I was just recently browsing through some of the threads on the message board of the official Red Sox website and came across a thread dedicated to discussion of this book. One person wrote that “it is good if you followed the season from the very beginning,” but that if you hadn’t then it was pretty boring. For one thing, Mr. Anonymous poster, way to be a half-ass fan and not follow a complete season. For another thing, I did follow the entire season, and I still kinda thought the book was boring.
Don’t get me wrong – there is plenty of humor spread throughout that kept me laughing. For example, when our hapless third base coach would wave someone around into a certain out at the plate, Stephen King referred to this as being inducted into the Hall of Sveum. D-Lowe is referred to as the Tragickal Mr. Lowe. After a game lost by a moronic Francona move, King’s literary partner Stewart O’Nan writes: “Captain, I’m detecting high levels of Gradium.” Good stuff. There are also plenty of good memories to relive, like the April ass-whipping the Sox dealt down to the MFYs, or Manny and Big DaDa going back-to-back, or how much I used to enjoy it when Jose Contreras and Felix Heredia would pitch against the Sox. And some memories that aren’t so great, like the entire “June Swoon” chapter and Cesar Crespo.
But the book was basically a nearly game-by-game recap of the entire season without much in the way of new information. King and O’Nan just didn’t add much that I didn’t get from Remy and Orsillo/McDonough during the game broadcasts. And O’Nan was kind of grating on my by the end of the book due to his obsession with catching balls at games and getting autographs. Catching a ball every now and then is cool. Showing up to batting practice with a fucking net and coming home with ten fucking balls isn’t cool. Trying it again is just fucking dumb. Leaving every game you attend with an excess of five baseballs while little kids around you go home with none is sort of repugnant to me. What the fuck does he do with all those balls? I mean, they’re just baseballs. Does he toss them around in the backyard with his kids? Does he cryovac them and display them in a hermetically sealed and bullet-proof plexiglass case? I mean, what the fuck? The autograph thing…well, I can see how other people would think it was cool, but personally, asking someone for an autograph would make me feel like a total douchebag so I never do it.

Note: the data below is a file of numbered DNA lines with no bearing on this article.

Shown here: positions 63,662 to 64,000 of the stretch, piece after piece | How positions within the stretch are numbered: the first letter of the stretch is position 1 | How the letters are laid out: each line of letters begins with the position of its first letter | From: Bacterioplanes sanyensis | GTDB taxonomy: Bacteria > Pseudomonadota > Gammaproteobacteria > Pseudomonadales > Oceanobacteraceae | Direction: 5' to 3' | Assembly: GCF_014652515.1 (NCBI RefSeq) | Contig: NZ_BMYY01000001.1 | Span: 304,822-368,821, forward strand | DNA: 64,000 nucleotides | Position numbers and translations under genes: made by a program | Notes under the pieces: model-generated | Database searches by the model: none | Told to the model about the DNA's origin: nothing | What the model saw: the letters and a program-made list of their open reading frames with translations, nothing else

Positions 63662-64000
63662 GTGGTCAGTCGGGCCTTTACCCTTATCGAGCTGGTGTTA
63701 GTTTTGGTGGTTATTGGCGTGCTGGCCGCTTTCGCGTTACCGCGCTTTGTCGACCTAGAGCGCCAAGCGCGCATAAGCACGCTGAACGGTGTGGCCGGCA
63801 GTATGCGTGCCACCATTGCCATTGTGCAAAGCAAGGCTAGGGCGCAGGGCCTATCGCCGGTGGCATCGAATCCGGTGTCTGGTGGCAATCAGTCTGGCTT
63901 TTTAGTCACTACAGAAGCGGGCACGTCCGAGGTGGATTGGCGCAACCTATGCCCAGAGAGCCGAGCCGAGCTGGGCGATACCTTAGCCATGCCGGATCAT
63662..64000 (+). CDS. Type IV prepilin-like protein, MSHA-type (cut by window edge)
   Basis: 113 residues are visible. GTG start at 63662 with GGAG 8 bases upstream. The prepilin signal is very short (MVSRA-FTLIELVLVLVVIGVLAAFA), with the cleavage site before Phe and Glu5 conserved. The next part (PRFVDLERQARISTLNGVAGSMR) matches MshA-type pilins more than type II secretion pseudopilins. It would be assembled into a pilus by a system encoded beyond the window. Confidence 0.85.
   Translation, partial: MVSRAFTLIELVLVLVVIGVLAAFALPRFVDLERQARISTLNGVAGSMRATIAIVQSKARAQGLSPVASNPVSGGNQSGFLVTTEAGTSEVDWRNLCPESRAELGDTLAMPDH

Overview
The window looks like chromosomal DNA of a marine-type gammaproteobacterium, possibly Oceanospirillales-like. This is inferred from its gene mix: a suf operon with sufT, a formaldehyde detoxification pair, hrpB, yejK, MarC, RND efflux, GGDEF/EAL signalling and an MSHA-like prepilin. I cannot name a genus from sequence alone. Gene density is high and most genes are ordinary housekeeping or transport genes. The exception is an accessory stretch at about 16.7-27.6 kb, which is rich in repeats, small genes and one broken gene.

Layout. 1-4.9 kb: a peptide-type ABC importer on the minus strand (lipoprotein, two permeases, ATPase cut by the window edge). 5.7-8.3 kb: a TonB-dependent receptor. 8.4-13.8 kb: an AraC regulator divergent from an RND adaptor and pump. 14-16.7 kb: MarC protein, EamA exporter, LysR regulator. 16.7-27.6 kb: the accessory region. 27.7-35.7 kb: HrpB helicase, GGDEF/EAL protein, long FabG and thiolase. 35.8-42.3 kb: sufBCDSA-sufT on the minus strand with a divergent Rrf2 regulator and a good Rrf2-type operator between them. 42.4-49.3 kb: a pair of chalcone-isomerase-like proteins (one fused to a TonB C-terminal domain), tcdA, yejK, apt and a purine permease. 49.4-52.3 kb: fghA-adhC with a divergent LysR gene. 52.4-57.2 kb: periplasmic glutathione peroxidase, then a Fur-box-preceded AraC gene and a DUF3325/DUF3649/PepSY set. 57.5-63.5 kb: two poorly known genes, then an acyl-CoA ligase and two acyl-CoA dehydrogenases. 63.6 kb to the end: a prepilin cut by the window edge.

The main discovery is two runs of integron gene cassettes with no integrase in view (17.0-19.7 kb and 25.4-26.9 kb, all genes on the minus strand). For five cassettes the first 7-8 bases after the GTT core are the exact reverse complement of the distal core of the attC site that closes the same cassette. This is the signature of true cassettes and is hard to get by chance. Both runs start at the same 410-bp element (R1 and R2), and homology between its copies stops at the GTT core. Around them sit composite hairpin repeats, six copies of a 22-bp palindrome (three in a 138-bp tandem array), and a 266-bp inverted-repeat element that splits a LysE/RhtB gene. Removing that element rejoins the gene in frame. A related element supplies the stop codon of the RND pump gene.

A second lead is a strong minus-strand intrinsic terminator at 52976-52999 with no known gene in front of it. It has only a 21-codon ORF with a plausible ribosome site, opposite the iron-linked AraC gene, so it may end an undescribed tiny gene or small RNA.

But anyway, I got sidetracked.
I found “Faithful” to be entertaining at best, and the worst thing I can say about it is that it can be a little tedious at times. I’m not too sure about the re-readability factor with this one since it is so intensive on details of one season, but hey – it’s the offseason and I’m pretty much clinging to any sort of baseball life raft that floats my way. If you thought you were missing baseball now, reading this book will make it infinitely worse. Between that and all the Randy Johnson/Carlos Beltran bullshit going on in New York, I’m looking forward to the 2005 season like you look forward to five minutes alone in the bathroom after spending all night at a strip club.
Let’s get it on!